I hope that the noble Lord, Lord Harris, when he answers the debate this afternoon, will be able to give a sensible timetable and not use this arcane waffle about "best endeavours". The noble Baroness, Lady Seear, on a previous occasion in this House, pointed out what an unsatisfactory phrase it is. If one takes one's car to a garage for a service and asks whether it will be ready by Friday, and the garageman says that he will use his best endeavours, then one knows beyond any peradventure that it will not be ready by Friday and one makes one's arrangements accordingly. It would be very much better if the Government said: "These are proposals which we will try to put forward. Obviously, they have to be agreed by Parliament. This is the timetable which we are hoping to achieve. If we do not achieve it, it will not be through want of trying". That would be an honest way of conducting Parliamentary business, and the business of this country so far as elections to the European Parliament are concerned, and I hope that the noble Lord can reassure us at least to some extent.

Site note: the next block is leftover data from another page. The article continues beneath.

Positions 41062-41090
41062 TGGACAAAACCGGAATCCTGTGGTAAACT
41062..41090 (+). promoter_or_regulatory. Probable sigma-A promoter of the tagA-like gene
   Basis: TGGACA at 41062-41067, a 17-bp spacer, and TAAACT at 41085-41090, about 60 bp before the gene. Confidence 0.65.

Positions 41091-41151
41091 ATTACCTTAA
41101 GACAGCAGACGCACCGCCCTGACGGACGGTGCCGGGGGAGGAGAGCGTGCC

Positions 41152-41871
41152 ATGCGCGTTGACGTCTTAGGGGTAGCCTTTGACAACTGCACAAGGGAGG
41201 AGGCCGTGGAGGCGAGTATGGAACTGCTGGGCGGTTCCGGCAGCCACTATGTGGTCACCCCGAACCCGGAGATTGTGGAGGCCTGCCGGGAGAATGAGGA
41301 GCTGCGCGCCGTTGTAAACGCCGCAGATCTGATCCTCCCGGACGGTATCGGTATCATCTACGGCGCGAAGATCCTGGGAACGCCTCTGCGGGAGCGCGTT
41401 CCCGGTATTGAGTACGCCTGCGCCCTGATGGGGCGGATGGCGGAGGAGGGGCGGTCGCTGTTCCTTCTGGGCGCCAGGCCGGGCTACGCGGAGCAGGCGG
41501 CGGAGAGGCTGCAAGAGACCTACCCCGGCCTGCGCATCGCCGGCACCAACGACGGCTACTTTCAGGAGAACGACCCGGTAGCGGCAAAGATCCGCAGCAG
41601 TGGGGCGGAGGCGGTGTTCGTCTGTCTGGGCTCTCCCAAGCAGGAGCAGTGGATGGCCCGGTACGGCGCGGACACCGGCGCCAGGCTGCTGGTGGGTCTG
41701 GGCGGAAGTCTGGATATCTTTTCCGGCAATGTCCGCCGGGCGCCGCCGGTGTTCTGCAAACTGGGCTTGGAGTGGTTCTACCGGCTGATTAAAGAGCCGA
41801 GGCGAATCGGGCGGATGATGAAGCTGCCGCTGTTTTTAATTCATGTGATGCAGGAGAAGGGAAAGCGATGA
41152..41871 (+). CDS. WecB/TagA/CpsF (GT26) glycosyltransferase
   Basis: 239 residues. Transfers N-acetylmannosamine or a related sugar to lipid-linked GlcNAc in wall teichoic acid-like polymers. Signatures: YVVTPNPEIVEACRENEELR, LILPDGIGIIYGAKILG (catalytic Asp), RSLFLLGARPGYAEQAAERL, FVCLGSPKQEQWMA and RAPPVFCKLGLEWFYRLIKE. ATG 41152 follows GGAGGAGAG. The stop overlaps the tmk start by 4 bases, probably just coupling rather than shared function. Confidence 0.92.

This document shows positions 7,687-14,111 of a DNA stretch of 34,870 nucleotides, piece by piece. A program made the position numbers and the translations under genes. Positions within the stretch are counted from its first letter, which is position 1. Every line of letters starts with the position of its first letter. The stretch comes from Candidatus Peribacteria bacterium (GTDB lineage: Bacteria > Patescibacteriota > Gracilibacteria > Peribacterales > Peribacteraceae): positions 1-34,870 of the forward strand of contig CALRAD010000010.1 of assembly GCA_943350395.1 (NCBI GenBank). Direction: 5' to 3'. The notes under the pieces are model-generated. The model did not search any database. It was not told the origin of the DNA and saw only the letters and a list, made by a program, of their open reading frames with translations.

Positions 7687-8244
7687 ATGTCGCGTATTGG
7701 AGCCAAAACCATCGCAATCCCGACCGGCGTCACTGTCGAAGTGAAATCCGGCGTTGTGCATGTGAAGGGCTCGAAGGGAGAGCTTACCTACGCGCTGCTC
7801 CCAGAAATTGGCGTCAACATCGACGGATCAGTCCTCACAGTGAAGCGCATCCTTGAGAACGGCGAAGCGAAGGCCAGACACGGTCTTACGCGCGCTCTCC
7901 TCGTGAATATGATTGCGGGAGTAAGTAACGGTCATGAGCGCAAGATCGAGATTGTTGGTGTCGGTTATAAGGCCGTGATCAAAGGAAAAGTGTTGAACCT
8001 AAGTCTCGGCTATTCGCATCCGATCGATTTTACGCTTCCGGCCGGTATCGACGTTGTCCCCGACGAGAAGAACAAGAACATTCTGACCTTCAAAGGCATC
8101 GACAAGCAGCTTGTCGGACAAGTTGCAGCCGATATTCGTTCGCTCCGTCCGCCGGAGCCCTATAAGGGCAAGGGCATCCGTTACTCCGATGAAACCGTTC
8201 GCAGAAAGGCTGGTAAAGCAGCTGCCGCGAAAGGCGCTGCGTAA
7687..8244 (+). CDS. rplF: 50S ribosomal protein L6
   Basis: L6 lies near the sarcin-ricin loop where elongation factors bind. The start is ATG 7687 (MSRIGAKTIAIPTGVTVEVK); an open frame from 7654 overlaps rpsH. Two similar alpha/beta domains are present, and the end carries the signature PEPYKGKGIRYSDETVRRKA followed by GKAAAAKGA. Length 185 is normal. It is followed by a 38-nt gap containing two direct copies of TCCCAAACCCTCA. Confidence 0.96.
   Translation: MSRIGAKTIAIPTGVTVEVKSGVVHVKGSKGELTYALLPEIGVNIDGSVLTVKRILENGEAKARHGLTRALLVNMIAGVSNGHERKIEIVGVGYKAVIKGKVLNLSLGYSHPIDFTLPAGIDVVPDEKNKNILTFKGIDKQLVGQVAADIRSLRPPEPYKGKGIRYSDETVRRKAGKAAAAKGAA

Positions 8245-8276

3.32 p.m.


My Lords, I need hardly say that all of us on these Benches hope, even if it is only a faint hope, that the hearts of the noble Lord, Lord Harris, and of the members of the Government will melt and that they will agree to a Second Reading of this highly intelligent and in every way satisfactory Bill. I must say that I rather doubt it, but we must continue to hope. I myself am going to strike a slightly different line, if I may, and try to analyse the position as I see it at the moment.